Puzzled though some were that nationalist Fumimaro Konoe's term was cut short and that Militarist Naval minister Mitsumasa Yonai was passed over for the position, the nation initially backed the aged former naval officer. As the Emperor's aide, they believed, Suzuki must have shown himself worthy—away from the public eye. His grace period lasted less than four months. Increases in taxes were expected, and people on the home island were prepared, but the Koreans were furious to see a rise in taxes and a cut to services. Then came the Rikusentai.

From the north, Rikusentai reserves (Marines) and Koheitai engineers marched over the mountains from Manchukuo, from the south landed thousands more. The amphibious troops stormed the beeches South of Chonju, pouring out from the sea in a wave of tan uniforms and glinting steel bayonets. General Yamashita's forces swept inland and secured the beech before pushing inland and establishing a base-camp.

Prime Minister Suzuki and Naval Chief of Staff Hiroyasu Fushimi watched aboard Yamamoto's flagship, the heavy cruiser Chokai.
Image
The combined arms exercise, a demonstration to appease the hard-liners, was a military success, but it was a Pyrrhic victory.

As the months turned into a year, the Rikusentai presence grew to nearly forty thousand. The new taxes paid for more factories, more resources, more jobs—all of them on the home islands. These troops were the only visible representation of the extra taxes placed on the Korean Peninsula. The reformers took notice of the dissent in Korea and began organizing. The military leadership grew more vocal in its warning about China. The army was kept busy fortifying the border and conducting drills in Formosa, but the navy began to act on its own.

The fleet stationed off Korea continued to sail toward China, probing the edge of their territory, trying to provoke a response that would lead to their desired war. Suzuki, a former admiral, used every ounce of his influence over subordinate commanders and naval staff to reign in the Navy. By September of 37', the navy ceased it's passive-aggressive maneuvering and docked at Cheju. With the fleet begrudgingly sequestered and the completion of the northern fortification immanent, Suzuki feared the emergence of a new, great enemy— an idle military.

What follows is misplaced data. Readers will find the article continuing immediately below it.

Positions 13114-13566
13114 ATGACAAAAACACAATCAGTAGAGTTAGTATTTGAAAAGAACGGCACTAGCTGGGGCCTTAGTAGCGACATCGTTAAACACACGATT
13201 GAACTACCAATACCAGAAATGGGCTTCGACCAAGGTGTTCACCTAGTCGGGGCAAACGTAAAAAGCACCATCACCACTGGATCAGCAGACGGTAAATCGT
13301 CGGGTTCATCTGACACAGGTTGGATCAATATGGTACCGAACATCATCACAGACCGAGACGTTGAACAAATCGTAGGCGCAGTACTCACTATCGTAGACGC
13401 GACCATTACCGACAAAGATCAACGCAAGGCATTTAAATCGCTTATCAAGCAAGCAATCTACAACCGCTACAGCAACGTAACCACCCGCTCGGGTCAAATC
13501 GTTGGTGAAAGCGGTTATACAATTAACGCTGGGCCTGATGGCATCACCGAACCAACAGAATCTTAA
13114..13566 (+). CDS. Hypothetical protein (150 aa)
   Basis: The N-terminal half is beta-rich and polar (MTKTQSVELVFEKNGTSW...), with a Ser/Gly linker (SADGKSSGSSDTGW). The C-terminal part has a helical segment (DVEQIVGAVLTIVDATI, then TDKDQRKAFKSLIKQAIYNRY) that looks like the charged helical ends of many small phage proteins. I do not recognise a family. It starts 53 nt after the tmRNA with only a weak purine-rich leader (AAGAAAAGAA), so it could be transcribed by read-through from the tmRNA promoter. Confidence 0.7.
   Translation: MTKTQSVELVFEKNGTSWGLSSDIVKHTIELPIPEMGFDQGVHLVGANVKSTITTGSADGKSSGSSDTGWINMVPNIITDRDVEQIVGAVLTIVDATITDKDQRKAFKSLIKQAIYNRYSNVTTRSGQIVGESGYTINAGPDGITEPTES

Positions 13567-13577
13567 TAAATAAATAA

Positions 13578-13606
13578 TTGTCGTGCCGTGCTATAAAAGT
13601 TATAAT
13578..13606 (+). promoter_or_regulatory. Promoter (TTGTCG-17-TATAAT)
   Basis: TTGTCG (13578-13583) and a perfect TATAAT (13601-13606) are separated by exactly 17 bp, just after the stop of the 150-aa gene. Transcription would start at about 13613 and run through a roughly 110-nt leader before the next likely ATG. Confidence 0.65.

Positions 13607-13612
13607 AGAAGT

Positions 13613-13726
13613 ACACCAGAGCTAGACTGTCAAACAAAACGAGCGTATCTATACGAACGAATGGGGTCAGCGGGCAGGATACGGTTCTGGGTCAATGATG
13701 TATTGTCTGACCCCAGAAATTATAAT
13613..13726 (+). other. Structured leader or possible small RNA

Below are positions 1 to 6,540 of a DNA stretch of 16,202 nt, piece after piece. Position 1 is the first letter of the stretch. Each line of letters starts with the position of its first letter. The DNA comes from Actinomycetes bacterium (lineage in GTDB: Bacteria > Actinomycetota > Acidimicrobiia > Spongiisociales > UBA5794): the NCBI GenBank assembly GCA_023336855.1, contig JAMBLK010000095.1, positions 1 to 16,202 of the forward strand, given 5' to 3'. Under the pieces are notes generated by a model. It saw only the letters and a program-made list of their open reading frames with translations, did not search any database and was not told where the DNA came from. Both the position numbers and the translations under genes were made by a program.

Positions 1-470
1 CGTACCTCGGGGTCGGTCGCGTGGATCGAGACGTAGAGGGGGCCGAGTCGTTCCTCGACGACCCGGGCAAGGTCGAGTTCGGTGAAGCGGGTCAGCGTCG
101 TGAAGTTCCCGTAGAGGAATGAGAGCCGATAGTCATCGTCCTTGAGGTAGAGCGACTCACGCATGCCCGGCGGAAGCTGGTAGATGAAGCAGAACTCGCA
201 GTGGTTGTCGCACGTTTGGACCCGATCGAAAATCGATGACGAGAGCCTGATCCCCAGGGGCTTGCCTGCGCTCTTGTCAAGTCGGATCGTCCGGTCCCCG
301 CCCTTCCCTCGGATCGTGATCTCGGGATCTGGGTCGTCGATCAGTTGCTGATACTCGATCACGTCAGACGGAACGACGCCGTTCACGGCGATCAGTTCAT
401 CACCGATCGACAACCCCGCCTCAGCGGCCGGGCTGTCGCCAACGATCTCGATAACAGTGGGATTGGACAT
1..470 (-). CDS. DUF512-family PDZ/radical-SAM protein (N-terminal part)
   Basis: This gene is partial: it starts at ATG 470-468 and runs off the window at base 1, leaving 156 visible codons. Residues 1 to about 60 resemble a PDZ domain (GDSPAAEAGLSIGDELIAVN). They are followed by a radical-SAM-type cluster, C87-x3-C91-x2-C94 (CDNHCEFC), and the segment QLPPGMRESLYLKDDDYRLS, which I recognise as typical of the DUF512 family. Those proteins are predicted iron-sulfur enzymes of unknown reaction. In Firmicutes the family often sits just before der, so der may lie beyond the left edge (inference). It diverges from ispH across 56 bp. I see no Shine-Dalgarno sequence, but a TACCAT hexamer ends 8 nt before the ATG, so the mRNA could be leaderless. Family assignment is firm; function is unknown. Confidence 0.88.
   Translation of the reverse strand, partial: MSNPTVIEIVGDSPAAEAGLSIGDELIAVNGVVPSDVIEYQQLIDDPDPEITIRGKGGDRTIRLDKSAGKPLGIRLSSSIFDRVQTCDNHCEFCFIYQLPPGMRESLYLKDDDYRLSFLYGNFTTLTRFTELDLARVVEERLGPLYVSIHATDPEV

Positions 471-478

Below is the Defensive line as it stands later in the game (date blacked out because im not quite there yet in the narrative)
Image
quite a few idle troops there, and 100K more in the two staging areas in the south (Korea and Formosa)

As he pondered the necessary peaceful solution that would simultaneously allow diplomacy to continue and placate the military, circumstances changed for the worst. Work stoppages in Korea and by sympathetic reformers created industrial, commercial, and military material shortages overnight. The economy ground to a half. People took to the streets and revenues plummeted. In less than a month, the government would be unable to pay its three hundred thousand active duty troops and three million reservists.

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Re: Blooming Chrysanthemum--The rise of a modern Japan

#4 Post by GIJoe597 » Jul 28 2014

Ominous.
https://www.youtube.com/user/GIJoe597


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medic911
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Re: Blooming Chrysanthemum--The rise of a modern Japan

#5 Post by medic911 » Aug 04 2014

Please allow me to break character for a moment... I am now, after this posting, caught up to where I left off play (prior to deciding to do one of these AAR for my game) so from now on I should have smaller time-spans covered in the posts and more game events w/ pictures. I'm still getting the hang of this, but I really want to continue, as it is a good creative outlet and helps me warm up on days where i don't feel like working on the novel. Thank you, back to character....

November 1939:
"The Emperor commands the respect of the people, but moreover he has their love—but I have him. His support keeps me, protects me, and empowers me to do as I must for our great nation. Without him, I am nothing but an old man waiting for death. In my position, it would be swift in coming."